The concomitant result is accusations of impartiality from a wide cross-section of the populace as many complain of being deprived of the benefits of the nation’s patrimony. Furthermore, any government that shows scant regard for democratic norms will find it necessary to employ undemocratic and autocratic practices to stay afloat. In Guyana’s case, the current regime has effectively used this tool, coupled with race mongering, in deliberate attempts to malign and emasculate its detractors.
Ever since retaining power in August 2022, the PPP administration has operated as an ethnocentric/authoritarian regime where power at all levels is shrewdly distributed into the hands of ethnocrats, party loyalists, and sycophants. No discernable efforts are being made to professionalize the civil service, public corporations, and disciplined services. The People’s Progressive Party (PPP) is paramount and only loyalists are appointed to the lucrative positions. This obnoxious, and might I say, unpatriotic behavior is undesirable and certainly will not fit into a consociation package.
The contention that politicians can take their concerns to Parliament for redress becomes laughable when one examines our model of parliamentary democracy. Rather than solving the problem, parliamentary structures are designed to enable the growth and sustenance of such vulgarity. Most specifically, the Westminster model of government allows the ruling elites in Guyana to wantonly abuse political power at all levels, to the extent where I have argued that our country is an emerging apartheid state and have identified several areas below to substantiate my view of discriminatory employment and governance practices and policies.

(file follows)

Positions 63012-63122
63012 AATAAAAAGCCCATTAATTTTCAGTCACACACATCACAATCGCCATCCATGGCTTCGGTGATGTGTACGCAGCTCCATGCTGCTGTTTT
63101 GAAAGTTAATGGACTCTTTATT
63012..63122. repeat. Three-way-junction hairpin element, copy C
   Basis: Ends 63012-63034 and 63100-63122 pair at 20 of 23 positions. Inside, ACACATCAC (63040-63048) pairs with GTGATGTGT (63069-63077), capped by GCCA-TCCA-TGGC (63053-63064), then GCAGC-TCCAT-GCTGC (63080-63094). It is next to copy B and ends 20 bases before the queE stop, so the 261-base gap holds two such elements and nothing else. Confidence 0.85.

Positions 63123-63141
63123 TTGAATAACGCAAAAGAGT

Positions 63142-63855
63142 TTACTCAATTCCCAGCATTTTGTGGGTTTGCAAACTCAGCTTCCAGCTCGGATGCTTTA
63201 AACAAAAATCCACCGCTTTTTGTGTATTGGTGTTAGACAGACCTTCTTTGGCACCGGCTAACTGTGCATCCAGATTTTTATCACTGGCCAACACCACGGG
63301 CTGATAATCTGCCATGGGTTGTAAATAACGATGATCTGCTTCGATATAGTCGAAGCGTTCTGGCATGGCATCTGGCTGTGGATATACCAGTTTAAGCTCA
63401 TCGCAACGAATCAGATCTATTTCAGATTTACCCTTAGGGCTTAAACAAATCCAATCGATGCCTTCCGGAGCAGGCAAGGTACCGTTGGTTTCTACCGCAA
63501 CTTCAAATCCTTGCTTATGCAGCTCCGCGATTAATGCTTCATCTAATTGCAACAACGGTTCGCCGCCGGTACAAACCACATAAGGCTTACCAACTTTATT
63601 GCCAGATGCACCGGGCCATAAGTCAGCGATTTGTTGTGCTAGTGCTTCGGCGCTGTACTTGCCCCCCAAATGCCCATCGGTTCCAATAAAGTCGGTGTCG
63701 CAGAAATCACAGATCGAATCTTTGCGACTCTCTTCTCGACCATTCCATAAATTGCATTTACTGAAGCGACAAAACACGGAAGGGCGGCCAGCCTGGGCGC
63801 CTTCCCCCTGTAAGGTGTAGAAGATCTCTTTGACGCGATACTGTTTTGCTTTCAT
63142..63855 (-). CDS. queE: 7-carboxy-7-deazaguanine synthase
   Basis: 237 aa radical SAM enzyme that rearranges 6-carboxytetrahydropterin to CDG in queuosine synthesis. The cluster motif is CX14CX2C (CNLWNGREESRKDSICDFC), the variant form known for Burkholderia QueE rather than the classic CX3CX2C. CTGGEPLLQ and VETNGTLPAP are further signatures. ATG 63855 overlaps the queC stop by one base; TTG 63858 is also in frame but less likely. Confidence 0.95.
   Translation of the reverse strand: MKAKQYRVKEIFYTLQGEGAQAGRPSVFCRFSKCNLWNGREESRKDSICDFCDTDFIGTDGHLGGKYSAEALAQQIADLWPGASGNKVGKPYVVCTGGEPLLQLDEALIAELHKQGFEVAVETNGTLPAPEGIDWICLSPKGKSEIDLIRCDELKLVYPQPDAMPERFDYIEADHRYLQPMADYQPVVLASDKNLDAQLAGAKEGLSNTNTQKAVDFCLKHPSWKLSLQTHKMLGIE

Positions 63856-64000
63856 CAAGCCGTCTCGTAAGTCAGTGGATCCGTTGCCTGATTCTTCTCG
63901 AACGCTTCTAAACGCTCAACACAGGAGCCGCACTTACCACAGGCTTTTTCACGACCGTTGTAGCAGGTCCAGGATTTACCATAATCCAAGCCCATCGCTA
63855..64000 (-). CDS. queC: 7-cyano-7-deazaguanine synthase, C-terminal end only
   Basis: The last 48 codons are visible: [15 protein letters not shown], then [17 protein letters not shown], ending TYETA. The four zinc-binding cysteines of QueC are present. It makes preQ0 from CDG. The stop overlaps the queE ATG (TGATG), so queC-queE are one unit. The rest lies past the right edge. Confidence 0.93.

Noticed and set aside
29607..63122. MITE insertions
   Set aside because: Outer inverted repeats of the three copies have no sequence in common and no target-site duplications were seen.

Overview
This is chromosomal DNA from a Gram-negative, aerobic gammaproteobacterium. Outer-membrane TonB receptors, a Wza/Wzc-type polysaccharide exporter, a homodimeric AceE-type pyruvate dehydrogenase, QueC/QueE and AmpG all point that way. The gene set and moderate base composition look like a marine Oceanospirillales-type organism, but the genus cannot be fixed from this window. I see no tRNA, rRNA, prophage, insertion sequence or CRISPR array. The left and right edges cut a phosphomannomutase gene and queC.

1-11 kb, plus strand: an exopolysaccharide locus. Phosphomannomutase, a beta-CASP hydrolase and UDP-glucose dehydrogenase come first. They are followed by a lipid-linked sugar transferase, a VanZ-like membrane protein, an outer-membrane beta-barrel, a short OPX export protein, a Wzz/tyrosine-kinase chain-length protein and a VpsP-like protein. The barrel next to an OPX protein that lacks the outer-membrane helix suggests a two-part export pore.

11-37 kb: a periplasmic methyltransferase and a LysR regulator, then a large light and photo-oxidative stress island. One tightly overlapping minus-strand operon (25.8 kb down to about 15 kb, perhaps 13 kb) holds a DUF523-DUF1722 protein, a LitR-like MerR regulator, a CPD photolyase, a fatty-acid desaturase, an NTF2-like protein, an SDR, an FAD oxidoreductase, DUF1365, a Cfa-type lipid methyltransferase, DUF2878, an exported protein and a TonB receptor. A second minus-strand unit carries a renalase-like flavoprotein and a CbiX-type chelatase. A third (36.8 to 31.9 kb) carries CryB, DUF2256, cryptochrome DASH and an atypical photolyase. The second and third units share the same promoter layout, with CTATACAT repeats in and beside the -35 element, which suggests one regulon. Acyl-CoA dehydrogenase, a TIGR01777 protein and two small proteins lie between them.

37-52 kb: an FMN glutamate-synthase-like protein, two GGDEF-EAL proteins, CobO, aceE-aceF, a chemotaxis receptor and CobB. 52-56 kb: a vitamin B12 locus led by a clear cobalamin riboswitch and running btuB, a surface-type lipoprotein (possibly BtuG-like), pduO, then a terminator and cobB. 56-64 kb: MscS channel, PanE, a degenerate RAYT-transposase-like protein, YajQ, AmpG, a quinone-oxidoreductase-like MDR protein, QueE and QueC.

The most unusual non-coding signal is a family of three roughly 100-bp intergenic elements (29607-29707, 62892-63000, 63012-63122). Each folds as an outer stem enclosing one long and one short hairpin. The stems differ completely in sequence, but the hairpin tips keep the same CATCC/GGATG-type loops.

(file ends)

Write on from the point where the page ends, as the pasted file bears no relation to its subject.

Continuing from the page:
Ø Inequitable allocation of resources.
Ø Stifling of political opponents’ views.
Ø Fortification of the incumbent’s position by exploiting loopholes and weaknesses in the political and governance systems.
Ø Implementation of partial immigration policy.
Ø Nepotism and rampant corruption.
Ø Criticism of government may be considered a subversive activity and can result in persecution.
Ø The implementation of laws and the promotion of policies that are designed to keep ethnic/racial groups in dissension.
In Guyana, the emerging apartheid state is driven by the desire of the central government to have full control of the state apparatus and resources mainly for the benefit of the ruling elites and their constituents. Further, ethnic insecurity, greed, the extant model of governance, and to some extent religious beliefs, have facilitated an emerging apartheid state.
Plural societies such as Guyana are difficult to manage, therefore, it behooves the political elites to embrace a model of government that is more inclusive than the Whitehall Parliamentary Democracy model which includes an executive branch made up of members of the legislature, and that is responsible to the legislature and its winner takes all dominant feature.
The pundits have argued that consociational democracy is the panacea for Guyana’s unstable political environment. They have said that the model is best suited to manage inter-racial conflicts within the framework of democratic institutions given a deeply divided society that is unfavorable for a stable democratic government.
Our political elites are fully aware that Guyana is starkly divided and polarized along racial lines and no amount of ethnic tokenism and window dressing can fix this problem. I remain resolute that the solution lies in meaningful constitutional and electoral reforms that will inevitably preclude any single party or major group from exercising total political power over the state and its apparatus.
The bald reality stares us starkly in the face; our politicians must embrace consociationalism if they are genuinely serious about improving the economic and social fortunes of all Guyanese.